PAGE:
The fact that Head wrote this book while she herself struggled with similar mental health issues is enough to make the most cynical reader just stop and consider.   I think the way the literature from the post-colonial global south has developed, the conflict between western-intellectual psychology and non-western cultures either already has taken or will take center stage.  A Question of Power, written in 1973 in a trail-blazer.

The 42nd parallel (Book One USA Trilogy)(1919) by Jon Dos Passos


Book Review
The 42nd parallel (Book One USA Trilogy)(1919)
 by Jon Dos Passos

   Jon Dos Passos wrote the USA Trilogy between 1930 and 1936, and all three were published in one volume in 1938.  Today, the books, perhaps because of their length, as treated more often as stand-alone titles, or at least published that way. I'm not a huge fan of Dos Passos, so I skipped the trilogy a few years back when I was reading through this portion of the 1001 Books list.  To fill in this particular blank I elected to check out the Audiobook edition, which, given the experimental portions of The 42nd Parallel, I worried would be a disastrous decision.  As it turned out, the audio-ness of it was the only thing that kept me going through a work that has otherwise aged poorly.

  Dos Passos is hardly alone in the gallery of early 20th century American authors who have aged poorly- Sinclair Lewis is another one for you.  Frank Norris. While it is clear that Dos Passos is either an outright socialist or sympathizer, it also become clear that Dos Passos is a member of the east coast elite who seems to believe he is doing everyone a favor by writing about "America."

  American as seen through the eyes of white-ethnic immigrants or their children- who comprise the different narrators of The 42nd Parallel.  Portions of straightforward narrative are interspersed with  stream-of-consciousness collections of headlines and popular songs as well as portions taking the point of view of a movie camera.   Towards the end of the book, some of the characters overlap, but as the introduction says, it is hard to say that The 42nd Parallel has a plot, per se. 

Sunday, July 15, 2018

The Poisonwood Bible (1998) by Barbara Kingsolver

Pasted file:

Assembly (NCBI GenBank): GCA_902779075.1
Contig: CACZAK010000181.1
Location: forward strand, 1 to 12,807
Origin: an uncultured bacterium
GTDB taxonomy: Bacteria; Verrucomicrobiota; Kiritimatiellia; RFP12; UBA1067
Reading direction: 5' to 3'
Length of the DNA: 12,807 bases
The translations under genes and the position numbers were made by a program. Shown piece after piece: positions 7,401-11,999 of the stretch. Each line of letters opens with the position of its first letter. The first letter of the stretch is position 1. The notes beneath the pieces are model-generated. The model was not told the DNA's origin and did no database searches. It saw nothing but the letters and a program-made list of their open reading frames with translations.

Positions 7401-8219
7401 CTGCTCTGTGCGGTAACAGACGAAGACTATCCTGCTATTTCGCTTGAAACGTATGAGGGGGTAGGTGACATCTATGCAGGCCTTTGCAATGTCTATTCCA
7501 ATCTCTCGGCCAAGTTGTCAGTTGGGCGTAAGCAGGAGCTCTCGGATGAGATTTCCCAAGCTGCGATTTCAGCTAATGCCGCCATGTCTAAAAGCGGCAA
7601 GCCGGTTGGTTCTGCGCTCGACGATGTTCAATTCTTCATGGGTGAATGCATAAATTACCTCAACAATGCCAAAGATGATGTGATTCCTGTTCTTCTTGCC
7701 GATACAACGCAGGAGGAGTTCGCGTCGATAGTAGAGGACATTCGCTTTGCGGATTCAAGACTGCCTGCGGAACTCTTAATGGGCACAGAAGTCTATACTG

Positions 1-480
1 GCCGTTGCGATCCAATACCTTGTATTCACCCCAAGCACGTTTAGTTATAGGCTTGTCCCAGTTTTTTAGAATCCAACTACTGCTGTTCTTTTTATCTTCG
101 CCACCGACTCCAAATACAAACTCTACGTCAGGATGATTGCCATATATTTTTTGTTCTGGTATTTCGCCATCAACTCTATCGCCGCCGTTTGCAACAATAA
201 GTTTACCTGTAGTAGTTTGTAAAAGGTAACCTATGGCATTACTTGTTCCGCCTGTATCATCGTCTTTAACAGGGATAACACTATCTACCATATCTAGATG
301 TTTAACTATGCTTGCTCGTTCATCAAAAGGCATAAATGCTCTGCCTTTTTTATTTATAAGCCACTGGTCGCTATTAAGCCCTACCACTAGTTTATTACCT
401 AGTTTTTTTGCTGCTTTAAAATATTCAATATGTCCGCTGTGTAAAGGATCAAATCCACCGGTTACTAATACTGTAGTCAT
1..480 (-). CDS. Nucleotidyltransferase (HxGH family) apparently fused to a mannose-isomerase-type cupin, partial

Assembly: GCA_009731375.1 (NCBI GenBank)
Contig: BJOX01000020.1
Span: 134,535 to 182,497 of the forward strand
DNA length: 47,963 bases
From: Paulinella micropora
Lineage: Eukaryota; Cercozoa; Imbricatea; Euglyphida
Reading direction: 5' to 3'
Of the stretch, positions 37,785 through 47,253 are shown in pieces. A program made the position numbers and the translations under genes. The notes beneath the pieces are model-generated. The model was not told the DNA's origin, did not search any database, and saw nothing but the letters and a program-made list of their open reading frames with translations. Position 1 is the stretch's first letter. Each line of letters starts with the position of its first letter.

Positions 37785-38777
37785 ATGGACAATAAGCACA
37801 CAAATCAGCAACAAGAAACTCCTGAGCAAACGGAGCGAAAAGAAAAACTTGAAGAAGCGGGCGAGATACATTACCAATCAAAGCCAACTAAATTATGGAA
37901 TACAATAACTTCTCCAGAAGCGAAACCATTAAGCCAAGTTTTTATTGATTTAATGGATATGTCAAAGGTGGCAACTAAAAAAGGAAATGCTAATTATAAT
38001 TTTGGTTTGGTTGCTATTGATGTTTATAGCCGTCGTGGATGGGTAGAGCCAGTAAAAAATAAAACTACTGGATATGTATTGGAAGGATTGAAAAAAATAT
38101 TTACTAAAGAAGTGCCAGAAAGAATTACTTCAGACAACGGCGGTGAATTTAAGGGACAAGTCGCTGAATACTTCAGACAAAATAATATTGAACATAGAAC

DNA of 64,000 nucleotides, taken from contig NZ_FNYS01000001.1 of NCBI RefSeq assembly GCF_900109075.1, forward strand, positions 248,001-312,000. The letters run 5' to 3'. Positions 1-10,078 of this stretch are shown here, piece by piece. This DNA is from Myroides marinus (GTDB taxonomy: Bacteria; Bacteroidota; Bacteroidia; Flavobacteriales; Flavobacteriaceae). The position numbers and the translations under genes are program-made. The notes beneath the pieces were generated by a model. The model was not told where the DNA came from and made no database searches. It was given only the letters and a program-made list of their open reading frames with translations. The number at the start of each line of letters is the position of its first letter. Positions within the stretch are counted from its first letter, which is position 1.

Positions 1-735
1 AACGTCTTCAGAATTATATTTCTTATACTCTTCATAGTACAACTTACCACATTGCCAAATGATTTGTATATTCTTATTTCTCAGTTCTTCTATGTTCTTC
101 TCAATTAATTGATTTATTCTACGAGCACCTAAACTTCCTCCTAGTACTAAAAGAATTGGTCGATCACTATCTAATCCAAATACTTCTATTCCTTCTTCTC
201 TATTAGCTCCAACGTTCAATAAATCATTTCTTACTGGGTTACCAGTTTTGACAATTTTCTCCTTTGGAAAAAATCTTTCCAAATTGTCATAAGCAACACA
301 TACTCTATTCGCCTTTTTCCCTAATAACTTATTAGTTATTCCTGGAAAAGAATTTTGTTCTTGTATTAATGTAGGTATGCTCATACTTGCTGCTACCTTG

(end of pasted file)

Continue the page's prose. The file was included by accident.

Book Review
The Poisonwood Bible (1998)
by Barbara Kingsolver

   I bought The Poisonwood Bible in an airport book shop, on the theory that it is one of a very few number of 1001 Books titles that one can buy in an airport book shop.  The fact that this book, of all books, is one of a small handful- alongside books like The Lord of the Rings and Catcher in the Rye, off the list that you can find in any English language airport in the entire world should tell you that The Poisonwood Bible has a huge audience- still, a full twenty years after the initial publication in 1998.   The Poisonwood Bible also had critical acclaim- finalist for the Pulitzer Prize and generally laudatory reviews.  Still there is no dressing up the fact that The Poisonwood Bible is about the adventures of a family of white, southern women who are transplanted to the Congo months before the chaotic onset of indepence by their preacher-man father.

 Kingsolver splits the narrative between all the female members of the family, all of them have a different perspective on an admittedly difficult situation.  The circumstances of The Poisonwood Bible famously mimc Kingsolver's actual biography.   When one imagines the horrors that were faced by the actual native populations of the Congo, The Poisonwood Bible is a decidedly PG affair.  At 550 page, the traumatic events surrounding Congolese independence function as a mid-point in the narrative.  Afterwards, the mom of the family retreats entirely from narrator duty and the daughters take over: One becomes a doctor specializing in infectious disease, one marries a Boer South African and then leave him for a French diplomat before settling down as the widowed owner of a hotel for foreign businessmen.  The third daughter marries a boy for the village, who becomes a teacher and later a political prisoner in Mobutu's Zaire.